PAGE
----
Thus, for the alleged contradiction to work we need to show that it is in fact impossible for God to have predicates in a non-divine way; and this means that to show that this contradiction is a real contradiction for Chalcedonian or any other Christology, one would already have to have in hand a proof of the impossibility of any Incarnation at all. The claim that Chalcedonian Christology runs afoul of this contradiction, therefore, is either superfluous or question-begging.

The brilliance of reduplicative analysis is that it makes it easy to recognize this. The contradiction requires us to keep the predicate univocal: Christ is mortal and Christ is immortal, in the same respect. This 'in the same respect' would insure that the predicate is immortal [that should read: univocal--ed.]. But the orthodox Christology holds that Christ is immortal in one respect and mortal in another respect; when someone who accepts Ephesus says, "The Immortal God was mortal" he is not committed to saying that God was mortal in the same respect in which He is immortal, nor that God is immortal in the same respect in which He is mortal. Rather, he merely has to hold that God is immortal-as-X and is mortal-as-Y; and this can only be a problem if X and Y themselves create a contradiction. That is, in this case, there can only be a problem if being both God and man is contradictory. In other words, to show that this contradiction is really a contradiction, you have to show that it is impossible for anything to be both God and man, because otherwise the reduplicative propositions 'God as God is immortal' and 'God as man is mortal' are not contradictory (the reduplicative phrase modifies the predicate and prevents them from being univocal; if so, the alleged contradiction is a case of the fallacy of equivocation). It only becomes a contradiction if you have already shown the Incarnation to be impossible by showing that God cannot be both God and man.

3) On my point about being God not entailing anything about being man, Vallicella says:

BV: Confused. Whether being God entails anything about being human is not the issue; the issue is whether one avoids contradiction by saying that Christ is mortal (limited in power, etc.) in respect of his being human but not these things in respect of his being divine.

'X is immortal insofar as X is divine' is only contradicted by 'X is mortal insofar as X is divine', or something entailing it. 'X is mortal insofar as X is man' is only contradicted by 'X is immortal insofar as X is man', or something entailing it. This means that there is no contradiction between 'X is immortal insofar as X is divine' and 'X is mortal insofar as X is man' unless one can show that either 'X is immortal insofar as X is divine' entails 'X is immortal insofar as X is man' or 'X is mortal insofar as X is man' entails 'X is mortal insofar as X is divine'. Unless I have accidentally confused reduplicative phrases at some point, this all follows by traditional reduplicative analysis; thus my original statement, "Being God doesn't entail anything about being human even if what is God is also human" is relevant. I would have to see the analysis of the reduplications under which it wouldn't be relevant before I could comment further.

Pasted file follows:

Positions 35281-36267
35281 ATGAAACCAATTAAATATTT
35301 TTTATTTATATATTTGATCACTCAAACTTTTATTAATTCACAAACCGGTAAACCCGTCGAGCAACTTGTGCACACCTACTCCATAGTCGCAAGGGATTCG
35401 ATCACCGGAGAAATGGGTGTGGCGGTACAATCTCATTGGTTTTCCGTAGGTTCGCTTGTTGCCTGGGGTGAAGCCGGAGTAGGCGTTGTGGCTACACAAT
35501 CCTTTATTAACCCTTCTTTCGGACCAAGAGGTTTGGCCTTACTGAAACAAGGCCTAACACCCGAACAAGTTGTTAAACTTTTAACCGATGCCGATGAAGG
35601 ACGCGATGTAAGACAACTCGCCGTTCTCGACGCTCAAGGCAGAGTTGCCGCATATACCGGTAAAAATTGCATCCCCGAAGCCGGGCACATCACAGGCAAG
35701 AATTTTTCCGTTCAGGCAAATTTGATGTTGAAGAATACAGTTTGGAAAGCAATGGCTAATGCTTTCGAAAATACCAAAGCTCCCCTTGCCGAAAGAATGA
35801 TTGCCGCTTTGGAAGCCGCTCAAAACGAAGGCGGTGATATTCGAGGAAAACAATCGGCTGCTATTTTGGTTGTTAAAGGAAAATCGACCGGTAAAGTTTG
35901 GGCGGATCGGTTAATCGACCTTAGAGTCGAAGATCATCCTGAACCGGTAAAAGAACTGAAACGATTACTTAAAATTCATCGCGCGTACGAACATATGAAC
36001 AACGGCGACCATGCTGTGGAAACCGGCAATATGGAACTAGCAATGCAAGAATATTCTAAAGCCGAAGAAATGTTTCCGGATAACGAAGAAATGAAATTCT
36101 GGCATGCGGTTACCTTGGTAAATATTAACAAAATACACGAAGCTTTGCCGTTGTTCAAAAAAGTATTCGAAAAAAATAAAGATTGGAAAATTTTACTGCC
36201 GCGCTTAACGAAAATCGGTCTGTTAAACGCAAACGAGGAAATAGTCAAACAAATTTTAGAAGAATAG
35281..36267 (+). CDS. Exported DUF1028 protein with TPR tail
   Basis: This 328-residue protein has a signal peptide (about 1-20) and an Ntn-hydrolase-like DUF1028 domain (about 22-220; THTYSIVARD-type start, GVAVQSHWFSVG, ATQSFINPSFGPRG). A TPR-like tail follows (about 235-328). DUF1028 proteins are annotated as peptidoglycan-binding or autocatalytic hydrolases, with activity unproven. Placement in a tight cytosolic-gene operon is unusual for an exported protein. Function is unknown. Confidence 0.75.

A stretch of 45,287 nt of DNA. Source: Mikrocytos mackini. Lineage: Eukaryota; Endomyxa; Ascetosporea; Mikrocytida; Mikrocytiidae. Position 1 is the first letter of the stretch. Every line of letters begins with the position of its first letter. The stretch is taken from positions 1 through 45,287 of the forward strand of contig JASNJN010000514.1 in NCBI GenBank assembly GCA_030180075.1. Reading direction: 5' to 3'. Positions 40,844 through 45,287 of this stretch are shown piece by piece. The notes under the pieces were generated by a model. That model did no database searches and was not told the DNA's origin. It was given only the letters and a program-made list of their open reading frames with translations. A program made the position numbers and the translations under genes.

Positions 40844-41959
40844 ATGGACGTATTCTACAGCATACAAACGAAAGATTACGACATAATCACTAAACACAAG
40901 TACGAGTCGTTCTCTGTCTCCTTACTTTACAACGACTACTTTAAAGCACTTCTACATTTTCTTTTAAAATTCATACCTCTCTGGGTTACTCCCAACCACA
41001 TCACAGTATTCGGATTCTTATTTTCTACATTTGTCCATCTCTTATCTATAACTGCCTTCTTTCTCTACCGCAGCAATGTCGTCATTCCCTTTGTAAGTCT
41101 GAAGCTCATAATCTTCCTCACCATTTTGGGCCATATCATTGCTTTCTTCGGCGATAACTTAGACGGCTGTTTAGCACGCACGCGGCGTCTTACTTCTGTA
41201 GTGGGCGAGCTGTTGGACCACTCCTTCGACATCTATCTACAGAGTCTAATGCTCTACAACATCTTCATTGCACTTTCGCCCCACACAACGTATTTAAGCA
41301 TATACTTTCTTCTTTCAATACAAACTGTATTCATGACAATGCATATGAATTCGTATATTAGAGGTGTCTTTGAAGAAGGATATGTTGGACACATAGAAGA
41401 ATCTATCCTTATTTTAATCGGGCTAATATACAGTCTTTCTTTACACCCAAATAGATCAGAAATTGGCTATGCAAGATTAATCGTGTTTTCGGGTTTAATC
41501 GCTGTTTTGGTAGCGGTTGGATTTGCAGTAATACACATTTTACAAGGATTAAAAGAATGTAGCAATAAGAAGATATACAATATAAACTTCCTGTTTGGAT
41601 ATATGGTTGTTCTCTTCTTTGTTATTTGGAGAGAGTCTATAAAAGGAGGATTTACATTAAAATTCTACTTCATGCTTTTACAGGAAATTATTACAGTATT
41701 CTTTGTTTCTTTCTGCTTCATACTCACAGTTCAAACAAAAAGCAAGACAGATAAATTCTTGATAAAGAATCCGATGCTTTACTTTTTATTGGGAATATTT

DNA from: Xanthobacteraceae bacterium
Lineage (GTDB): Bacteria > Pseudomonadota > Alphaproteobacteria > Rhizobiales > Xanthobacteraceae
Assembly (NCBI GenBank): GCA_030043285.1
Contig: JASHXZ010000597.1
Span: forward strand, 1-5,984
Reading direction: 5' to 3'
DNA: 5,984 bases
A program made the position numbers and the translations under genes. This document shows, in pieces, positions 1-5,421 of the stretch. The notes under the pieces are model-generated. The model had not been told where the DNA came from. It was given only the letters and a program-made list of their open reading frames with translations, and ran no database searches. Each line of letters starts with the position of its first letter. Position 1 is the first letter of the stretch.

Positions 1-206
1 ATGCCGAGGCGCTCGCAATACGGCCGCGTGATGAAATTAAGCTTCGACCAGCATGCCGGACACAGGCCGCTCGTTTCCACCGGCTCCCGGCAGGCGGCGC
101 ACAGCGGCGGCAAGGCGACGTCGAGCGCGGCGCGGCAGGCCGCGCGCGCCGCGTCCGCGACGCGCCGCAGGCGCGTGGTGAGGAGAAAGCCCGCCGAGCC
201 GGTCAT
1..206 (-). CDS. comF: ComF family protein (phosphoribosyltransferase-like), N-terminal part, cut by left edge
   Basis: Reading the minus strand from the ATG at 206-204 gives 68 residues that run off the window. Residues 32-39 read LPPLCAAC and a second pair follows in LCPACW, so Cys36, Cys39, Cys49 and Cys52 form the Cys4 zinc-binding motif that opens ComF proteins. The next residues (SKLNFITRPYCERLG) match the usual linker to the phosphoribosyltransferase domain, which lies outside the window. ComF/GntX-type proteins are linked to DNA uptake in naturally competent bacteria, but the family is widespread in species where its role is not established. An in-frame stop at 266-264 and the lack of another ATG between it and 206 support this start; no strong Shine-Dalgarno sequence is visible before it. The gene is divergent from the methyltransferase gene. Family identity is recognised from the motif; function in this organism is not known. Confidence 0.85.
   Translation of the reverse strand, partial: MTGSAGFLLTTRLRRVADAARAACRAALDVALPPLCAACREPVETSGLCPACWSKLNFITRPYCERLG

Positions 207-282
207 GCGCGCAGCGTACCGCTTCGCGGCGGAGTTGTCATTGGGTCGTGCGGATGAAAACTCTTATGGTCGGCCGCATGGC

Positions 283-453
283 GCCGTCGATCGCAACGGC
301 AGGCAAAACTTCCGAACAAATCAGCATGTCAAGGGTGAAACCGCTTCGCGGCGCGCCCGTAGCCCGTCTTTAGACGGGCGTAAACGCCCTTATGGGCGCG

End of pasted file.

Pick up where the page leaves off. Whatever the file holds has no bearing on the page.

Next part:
Rrr's of Irritation

I wrote another post on reduplication and Blogger ate it. I'm off to hear a talk, though, so the re-write will have to wait until later.


Today there is a talk by Eric Hiddleston (Syracuse) on Lawful v. Counterfactual Theories of Explanation (PDF); I intend to go because I've enjoyed much of Hiddleston's other work on causation. Causal Powers (also PDF) is especially good, and deserves to be more widely read.

UPDATE: The argument was interesting, but the presentation was poor. On the one hand, he gets points in my book for presenting rather than reading his paper; on the other, it might have been easier to follow certain elements of his presentation if he had kept closer to a script. Nonetheless, the primary interest was the argument, and, as I said, it was interesting.

Thursday, January 20, 2005


An excellent discussion of just war theory at First Things; it actually gets Aquinas right on the subject. The section on right intention could be better; but the rest is good enough that I'm not complaining.

Twentysomething at Heart

You Are 23 Years Old


Under 12: You are a kid at heart. You still have an optimistic life view - and you look at the world with awe.

13-19: You are a teenager at heart. You question authority and are still trying to find your place in this world.

20-29: You are a twentysomething at heart. You feel excited about what's to come... love, work, and new experiences.

30-39: You are a thirtysomething at heart. You've had a taste of success and true love, but you want more!

40+: You are a mature adult. You've been through most of the ups and downs of life already. Now you get to sit back and relax.

(Hat-tip: Richard's Sideblog.)


An interesting website on incunabula.

Wednesday, January 19, 2005

A Brief Jotting on Two Senses of 'Person'

In one sense, a person is just a subject possession a rational nature. In another sense, however, 'person' is a forensic term, as Locke said it was: a person is that which is responsible before another, or to another, or for another, or to whom we are responsible. This sense, however, presupposes the other, and needs to do so because we don't call 'person' anything to which, or for which, we are responsible; rather, we only call rational agents 'persons'.